Situated at the centre of the Cinquantenaire Park in Brussels, Belgium, Arcade du Cinquantenaire or The Arch of Cinquantenaire is a magnificent and monumental triple arch, built in celebration of the Belgium Kingdom’s golden jubilee in 1880.
Initially the park area was a part of the military exercise ground outside of the centre of the city. In an effort to make Brussels greener, Leopold II commissioned to develop it and build the Cinquantenaire Park at the end of the 19th Century. The arch was also his brainchild. It was designed by the eminent Belgian architect Gedeon Bordiau for the National Exhibition of 1880 and was also meant to commemorate the 50th anniversary of the independence of Belgium.
However, during the exhibition, only the base of the column was completed and the rest of the arch was constructed of wooden panels. During the following years King Leopold II had to fight continuously with the Belgian government, which was reluctant to spend money for the completion of the monument. During Brussels International Exposition in 1897, though the building wings were extended, the arch remained as it was.
The Belgian architect Gedeon Bordiau, who was associated with the project for about twenty years, died in 1904 and his responsibilities were shifted to a French architect Charles Girault. He changed the original design and replacing the original plan of a single arch, designed a triple arcade. However, Bordiau's idea of the Quadriga was retained. The foundation of the revised arch was laid down on 4 January 1905 and thus began a continuous course of round-the-clock construction in a final push to complete it.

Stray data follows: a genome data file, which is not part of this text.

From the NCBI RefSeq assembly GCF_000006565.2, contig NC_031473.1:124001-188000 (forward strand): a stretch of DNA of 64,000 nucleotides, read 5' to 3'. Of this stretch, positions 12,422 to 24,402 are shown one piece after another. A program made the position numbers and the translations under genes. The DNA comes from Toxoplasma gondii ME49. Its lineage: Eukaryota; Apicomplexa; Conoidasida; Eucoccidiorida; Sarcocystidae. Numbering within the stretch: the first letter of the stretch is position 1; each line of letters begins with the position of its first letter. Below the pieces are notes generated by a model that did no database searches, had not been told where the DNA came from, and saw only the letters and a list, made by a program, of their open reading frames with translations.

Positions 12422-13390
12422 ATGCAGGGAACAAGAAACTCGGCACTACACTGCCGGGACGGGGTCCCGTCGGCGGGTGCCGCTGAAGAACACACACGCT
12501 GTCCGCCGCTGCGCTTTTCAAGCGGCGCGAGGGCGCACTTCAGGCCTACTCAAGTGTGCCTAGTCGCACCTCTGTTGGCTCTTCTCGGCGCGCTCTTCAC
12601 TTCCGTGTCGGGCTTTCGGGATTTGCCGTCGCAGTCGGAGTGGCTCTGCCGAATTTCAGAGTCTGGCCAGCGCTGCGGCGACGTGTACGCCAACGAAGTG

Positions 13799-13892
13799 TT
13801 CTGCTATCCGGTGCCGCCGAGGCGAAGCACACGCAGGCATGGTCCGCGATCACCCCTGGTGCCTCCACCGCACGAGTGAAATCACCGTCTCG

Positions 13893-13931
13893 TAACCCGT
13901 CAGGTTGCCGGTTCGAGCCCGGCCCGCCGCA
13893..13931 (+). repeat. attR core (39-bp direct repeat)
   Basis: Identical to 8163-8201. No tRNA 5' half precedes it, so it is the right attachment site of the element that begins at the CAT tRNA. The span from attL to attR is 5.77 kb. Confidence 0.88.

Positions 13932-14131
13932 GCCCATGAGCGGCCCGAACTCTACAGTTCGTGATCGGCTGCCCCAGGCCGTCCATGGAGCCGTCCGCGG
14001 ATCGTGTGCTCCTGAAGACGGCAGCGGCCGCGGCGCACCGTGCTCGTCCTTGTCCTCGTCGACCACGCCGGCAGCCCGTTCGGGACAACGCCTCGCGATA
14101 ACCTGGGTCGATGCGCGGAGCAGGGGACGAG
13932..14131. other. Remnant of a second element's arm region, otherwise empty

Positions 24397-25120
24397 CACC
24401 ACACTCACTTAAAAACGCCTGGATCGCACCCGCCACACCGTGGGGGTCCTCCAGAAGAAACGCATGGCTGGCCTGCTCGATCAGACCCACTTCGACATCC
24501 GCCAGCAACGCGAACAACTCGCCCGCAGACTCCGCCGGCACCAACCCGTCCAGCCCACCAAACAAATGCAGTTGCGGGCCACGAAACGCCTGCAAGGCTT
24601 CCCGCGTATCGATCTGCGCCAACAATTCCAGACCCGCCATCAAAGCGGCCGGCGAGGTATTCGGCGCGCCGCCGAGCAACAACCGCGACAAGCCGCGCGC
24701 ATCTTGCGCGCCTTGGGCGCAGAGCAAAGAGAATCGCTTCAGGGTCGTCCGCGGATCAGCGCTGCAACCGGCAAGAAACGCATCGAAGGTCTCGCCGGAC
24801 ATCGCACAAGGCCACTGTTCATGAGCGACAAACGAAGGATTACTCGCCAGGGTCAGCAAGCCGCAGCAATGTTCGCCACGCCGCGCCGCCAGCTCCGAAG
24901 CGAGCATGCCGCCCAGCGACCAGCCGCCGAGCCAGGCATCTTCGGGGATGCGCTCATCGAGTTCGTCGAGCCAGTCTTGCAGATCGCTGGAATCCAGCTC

The basic construction was completed in May of the same year and the arch was ceremonially inaugurated by Leopold II on 27 September 1905. The massive arch is crowned with a beautiful bronze sculpture of a Quadriga (chariot drawn by four horses) with a woman charioteer, representing Brabant (a province of Belgium from 1830 to 1995) raising the national flag. The Quadriga was sculptured by Thomas Vincotte, while Jules Lagae created the mighty horses. Subsequently, the interior was decorated with mosaic by Jean Delville, along with others, which was completed in 1932.
The enormous Cinquantenaire park is comprised of a vast set of gardens dotted with monuments and museums. The spectacular U-shaped complex which dominates the park was commissioned by the Belgian government under the patronage of King Leopold II. The magnificent Neo Classical arch with an unbeatable sweeping view over the whole of Brussels is the centerpiece and houses three rich museums - the Cinquaintenaire Museum, the Royal Museum of the Armed Forces & of Military History and the Auto World Museum - with the serene Jubilee Park spread out in the front, ornamented with picturesque gardens, ponds and waterfalls.